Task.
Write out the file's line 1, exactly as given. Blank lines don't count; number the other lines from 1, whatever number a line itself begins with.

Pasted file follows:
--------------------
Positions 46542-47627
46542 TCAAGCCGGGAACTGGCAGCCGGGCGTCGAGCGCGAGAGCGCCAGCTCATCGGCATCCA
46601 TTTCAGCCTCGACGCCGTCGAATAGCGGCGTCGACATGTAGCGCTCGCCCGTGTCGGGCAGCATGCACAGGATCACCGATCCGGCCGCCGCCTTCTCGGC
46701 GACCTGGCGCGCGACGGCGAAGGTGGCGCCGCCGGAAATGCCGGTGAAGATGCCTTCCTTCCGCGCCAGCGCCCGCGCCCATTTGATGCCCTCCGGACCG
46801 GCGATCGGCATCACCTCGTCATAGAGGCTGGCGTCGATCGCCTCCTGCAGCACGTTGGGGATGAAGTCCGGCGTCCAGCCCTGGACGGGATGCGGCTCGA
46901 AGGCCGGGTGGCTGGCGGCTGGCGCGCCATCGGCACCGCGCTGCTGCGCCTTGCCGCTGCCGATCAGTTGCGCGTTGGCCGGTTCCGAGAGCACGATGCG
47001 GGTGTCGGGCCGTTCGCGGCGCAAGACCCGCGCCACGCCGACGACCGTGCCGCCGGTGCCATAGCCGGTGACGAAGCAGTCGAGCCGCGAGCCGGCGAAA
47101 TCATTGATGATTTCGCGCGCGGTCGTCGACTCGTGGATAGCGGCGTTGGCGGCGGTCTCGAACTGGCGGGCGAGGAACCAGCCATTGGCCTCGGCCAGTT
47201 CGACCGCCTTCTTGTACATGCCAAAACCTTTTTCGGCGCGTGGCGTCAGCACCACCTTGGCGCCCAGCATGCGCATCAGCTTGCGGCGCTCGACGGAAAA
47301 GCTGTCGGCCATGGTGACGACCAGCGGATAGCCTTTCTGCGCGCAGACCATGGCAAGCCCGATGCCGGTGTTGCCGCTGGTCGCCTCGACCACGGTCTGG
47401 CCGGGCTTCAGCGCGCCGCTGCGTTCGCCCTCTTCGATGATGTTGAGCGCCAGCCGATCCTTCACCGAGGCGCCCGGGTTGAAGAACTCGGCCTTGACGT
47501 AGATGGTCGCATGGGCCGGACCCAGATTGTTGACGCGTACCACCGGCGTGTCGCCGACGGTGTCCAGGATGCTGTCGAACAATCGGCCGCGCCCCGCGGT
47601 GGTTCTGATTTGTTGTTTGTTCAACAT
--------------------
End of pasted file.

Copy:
Positions 46542-47627